Mesoamerican highlands

 

Mesoamerica has been the major geographic focus of my academic research. I’ve always enjoyed doing fieldwork in Oaxaca (my most frequent destination)—it’s easy to get to, relatively inexpensive, often gorgeous, and the archaeology is fantastic. You can’t beat the food, either!

I find the archaeology of the highlands and lowlands both similar and very different. Indeed, you have to watch yourself that you don’t make too many assumptions about either similarities or differences.

For example, ancient peoples made and abandoned many mounds in both places. A mound is a mound, right? It was the foundation for a temple, right? Maybe yes, but the scale, detail, and associated structures can vary quite a bit.

The northern and western boundaries of the central Mexican highlands are sometimes debated. Here I’ve included what is basically the prehispanic highland cultural area. Trading and communication contacts of course extended far beyond these bounds.

The Mexican highlands are a geologically diverse region. One of the prominent features are the volcanoes and the volcanic landscape of the Trans-Mexican Volcanic Belt. Some of these are active today, and threaten the residences of many modern Mexicans.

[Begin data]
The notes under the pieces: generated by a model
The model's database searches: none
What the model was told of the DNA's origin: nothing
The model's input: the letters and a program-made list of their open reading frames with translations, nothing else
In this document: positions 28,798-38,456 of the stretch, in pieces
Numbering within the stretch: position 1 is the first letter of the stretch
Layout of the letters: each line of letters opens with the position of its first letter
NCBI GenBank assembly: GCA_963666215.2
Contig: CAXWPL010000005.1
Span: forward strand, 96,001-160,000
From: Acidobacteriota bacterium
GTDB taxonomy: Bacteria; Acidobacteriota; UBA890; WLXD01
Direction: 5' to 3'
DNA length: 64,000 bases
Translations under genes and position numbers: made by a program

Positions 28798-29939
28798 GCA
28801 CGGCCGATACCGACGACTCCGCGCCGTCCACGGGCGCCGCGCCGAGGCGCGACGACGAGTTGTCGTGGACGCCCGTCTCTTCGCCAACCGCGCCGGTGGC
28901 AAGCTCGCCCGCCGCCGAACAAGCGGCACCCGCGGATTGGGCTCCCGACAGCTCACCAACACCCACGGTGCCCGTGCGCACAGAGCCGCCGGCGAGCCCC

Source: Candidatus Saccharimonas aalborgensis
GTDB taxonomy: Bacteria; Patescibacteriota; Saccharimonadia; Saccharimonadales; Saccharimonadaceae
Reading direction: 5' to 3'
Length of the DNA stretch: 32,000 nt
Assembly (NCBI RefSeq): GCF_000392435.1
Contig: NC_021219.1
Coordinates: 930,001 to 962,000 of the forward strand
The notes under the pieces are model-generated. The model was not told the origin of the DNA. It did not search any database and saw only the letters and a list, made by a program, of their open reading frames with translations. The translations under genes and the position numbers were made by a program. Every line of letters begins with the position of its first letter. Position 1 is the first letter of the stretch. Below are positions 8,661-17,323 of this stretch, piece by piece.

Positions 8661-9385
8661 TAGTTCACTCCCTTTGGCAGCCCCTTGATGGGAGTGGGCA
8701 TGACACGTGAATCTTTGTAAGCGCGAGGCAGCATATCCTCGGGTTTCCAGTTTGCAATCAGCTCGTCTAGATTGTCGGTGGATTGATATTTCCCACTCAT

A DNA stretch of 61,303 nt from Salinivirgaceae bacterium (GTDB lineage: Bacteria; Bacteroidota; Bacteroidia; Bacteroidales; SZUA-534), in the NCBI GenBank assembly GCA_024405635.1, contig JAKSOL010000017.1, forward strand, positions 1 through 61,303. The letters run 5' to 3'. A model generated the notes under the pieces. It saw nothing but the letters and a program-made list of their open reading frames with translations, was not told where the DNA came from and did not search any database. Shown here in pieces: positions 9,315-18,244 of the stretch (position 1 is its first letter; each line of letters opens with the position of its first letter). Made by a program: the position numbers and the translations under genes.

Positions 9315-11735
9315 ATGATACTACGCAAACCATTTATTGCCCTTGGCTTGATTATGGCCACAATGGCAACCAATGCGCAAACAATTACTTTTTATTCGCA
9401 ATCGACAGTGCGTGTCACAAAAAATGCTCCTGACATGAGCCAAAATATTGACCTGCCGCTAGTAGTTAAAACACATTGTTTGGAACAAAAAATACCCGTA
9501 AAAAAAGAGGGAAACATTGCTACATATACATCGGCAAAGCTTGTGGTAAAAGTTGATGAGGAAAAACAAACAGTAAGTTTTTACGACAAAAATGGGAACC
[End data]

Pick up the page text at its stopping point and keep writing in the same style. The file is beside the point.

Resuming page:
Perhaps the best known large archaeological site that was almost covered by lava is Cuicuilco, now within the sprawl of southwestern Mexico City. Sometime in the third century AD, the relatively small Xitle volcano erupted, its lava extending across parts of Cuicuilco and other communities. Cuicuilco immediately became a ghost town. In this vacuum, Teotihuacan, in the northeastern Basin of Mexico, at a comfortable distance from the long arm of Mother Nature, burgeoned. It joined Cholula, by the Early Classic period, as the economic and political powerhouses of central Highland Mexico.

Meanwhile, in the southeastern highlands in the central Oaxaca Valley, the mountaintop site of Monte Albán held sway, although its political and economic character is generally interpreted as somewhat different. Monte Albán controlled a smaller area, and had a lower volume of distant trade, especially with the Maya lowlands, than the largest central Mexican cities.

To read more about various places in the Mixteca Alta, click here.

If you are interested in reading more about the archaeology of the Mixteca Alta, click here.